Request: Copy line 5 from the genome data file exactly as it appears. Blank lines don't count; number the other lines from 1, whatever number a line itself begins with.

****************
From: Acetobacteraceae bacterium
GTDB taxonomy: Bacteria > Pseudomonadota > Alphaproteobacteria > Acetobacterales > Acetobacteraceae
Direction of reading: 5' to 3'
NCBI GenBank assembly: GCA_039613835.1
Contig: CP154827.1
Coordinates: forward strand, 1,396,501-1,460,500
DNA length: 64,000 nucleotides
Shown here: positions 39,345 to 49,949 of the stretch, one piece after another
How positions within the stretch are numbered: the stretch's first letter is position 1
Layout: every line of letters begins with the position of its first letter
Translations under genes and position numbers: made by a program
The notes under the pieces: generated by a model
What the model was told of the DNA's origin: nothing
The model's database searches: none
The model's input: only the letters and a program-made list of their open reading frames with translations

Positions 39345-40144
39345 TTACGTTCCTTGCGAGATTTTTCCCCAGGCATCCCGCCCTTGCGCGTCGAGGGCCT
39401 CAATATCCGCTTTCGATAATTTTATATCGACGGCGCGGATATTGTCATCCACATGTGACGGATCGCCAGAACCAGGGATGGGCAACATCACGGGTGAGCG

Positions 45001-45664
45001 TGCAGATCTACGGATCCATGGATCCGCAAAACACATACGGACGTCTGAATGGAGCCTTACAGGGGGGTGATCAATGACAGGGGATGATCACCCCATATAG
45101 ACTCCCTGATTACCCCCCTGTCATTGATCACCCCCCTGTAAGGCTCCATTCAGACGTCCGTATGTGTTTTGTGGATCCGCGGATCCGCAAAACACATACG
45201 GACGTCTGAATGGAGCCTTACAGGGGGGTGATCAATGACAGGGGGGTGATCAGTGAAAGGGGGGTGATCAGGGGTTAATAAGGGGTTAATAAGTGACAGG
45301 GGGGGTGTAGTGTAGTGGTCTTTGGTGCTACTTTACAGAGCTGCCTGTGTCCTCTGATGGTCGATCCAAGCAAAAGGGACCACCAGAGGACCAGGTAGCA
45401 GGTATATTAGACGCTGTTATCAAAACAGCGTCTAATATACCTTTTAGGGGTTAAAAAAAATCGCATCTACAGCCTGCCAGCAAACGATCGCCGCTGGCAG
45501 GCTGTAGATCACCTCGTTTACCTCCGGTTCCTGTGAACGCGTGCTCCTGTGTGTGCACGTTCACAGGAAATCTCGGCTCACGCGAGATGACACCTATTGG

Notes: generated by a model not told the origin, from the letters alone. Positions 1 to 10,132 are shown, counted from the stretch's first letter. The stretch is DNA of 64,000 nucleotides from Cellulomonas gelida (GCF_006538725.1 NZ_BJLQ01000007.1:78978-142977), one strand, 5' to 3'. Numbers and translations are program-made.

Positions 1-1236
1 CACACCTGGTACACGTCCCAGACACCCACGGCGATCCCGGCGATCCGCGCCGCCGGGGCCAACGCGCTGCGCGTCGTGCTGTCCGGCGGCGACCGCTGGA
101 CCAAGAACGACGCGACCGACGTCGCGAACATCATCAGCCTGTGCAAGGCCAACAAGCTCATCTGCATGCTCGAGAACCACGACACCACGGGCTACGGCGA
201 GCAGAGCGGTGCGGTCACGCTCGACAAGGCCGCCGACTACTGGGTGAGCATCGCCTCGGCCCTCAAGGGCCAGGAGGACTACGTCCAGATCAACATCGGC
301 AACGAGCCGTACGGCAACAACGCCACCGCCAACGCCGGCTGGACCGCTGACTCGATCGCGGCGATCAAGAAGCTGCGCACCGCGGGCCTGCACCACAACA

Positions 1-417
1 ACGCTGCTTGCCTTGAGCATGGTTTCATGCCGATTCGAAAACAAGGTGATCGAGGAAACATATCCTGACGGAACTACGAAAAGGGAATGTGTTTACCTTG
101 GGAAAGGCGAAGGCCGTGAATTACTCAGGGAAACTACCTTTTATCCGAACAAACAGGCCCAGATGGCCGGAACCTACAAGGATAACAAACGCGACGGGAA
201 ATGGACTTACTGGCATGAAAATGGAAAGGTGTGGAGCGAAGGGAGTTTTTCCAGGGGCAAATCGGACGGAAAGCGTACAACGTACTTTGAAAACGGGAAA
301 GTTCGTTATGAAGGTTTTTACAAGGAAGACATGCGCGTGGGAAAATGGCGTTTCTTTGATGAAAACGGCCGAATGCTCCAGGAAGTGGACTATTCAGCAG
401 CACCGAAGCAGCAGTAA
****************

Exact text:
Contig: CP154827.1